by Liana Finck. Random House, September 2018. 240 p. ill. ISBN 9780525508922 (hardcover), $28.00.
Reviewed June 2019
Ellen Tisdale, Art Librarian, Architecture/Fine Arts Library, University of Manitoba, email@example.com
Passing for Human is an exploration of identity and strangeness, a story of embracing your “otherness” in life and creative work. Finck brings a unique approach to the memoir genre, stopping and re-starting her story multiple times, each time with a fresh title page. She attempts to understand her own story in different contexts: from the perspectives of her mother, her father, vignettes of her childhood, her romantic life, and from the story of her own shadow. Finck makes use of allegory and reshapes biblical stories, weaving magical realism throughout the book.
Passing for Human sees Finck take on a looser style than her first graphic novel, A Bintel Brief. Her pen and ink line drawings use hatching and scribble to express depth of emotion and turmoil. The freedom in her drawing style and loose lines contribute to the sense that the reader has found something intimate and personal. Finck alternates between regular boxes reminiscent of comic-style panels and full-page drawings to vary the pacing of her narrative, making use of minimalism to highlight key moments. While the drawing style strays far from realism, this does not detract from its ability to convey emotion.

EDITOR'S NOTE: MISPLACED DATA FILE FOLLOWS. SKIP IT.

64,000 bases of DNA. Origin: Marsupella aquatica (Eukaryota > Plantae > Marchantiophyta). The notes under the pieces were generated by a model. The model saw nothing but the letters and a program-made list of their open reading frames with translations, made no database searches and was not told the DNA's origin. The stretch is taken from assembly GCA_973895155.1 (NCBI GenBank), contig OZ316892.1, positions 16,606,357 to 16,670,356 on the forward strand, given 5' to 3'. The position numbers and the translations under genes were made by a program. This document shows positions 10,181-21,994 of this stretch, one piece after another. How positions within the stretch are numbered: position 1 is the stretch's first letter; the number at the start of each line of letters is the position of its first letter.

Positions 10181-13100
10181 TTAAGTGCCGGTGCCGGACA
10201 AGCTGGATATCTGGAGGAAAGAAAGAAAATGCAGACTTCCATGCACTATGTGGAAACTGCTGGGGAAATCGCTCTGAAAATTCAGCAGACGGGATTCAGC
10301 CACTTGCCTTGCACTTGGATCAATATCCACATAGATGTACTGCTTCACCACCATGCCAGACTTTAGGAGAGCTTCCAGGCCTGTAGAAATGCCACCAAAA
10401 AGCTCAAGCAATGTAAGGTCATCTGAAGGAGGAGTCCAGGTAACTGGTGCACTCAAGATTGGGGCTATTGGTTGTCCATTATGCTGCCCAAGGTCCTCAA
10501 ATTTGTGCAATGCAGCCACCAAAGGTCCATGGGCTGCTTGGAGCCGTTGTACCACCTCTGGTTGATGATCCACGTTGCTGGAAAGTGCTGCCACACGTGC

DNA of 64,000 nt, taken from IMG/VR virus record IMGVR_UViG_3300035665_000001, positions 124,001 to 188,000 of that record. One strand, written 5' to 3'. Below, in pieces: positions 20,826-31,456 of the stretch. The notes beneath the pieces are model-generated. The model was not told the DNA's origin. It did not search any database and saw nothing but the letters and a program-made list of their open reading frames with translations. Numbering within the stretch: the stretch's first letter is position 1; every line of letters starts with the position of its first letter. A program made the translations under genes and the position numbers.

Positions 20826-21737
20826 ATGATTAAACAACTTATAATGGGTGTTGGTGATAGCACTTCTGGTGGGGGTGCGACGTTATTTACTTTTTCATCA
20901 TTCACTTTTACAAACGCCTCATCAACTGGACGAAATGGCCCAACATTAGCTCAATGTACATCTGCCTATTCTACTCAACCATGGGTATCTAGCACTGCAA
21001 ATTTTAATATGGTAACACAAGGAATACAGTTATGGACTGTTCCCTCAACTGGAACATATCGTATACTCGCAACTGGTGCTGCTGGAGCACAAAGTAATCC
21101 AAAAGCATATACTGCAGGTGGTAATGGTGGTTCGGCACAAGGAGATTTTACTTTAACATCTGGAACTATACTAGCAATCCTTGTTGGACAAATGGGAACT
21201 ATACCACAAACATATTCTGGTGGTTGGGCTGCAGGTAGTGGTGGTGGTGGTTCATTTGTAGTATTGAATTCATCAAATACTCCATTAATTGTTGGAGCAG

For artists, the insecurities that Finck personifies as gnawing rats may feel familiar. For readers of any background trying to understand themselves and how their strangeness might fit into their lives, this book may help them to feel less alone. This book would be an excellent addition to any graphic novel collection serving teens and adults, but will particularly resonate with students in art and design schools.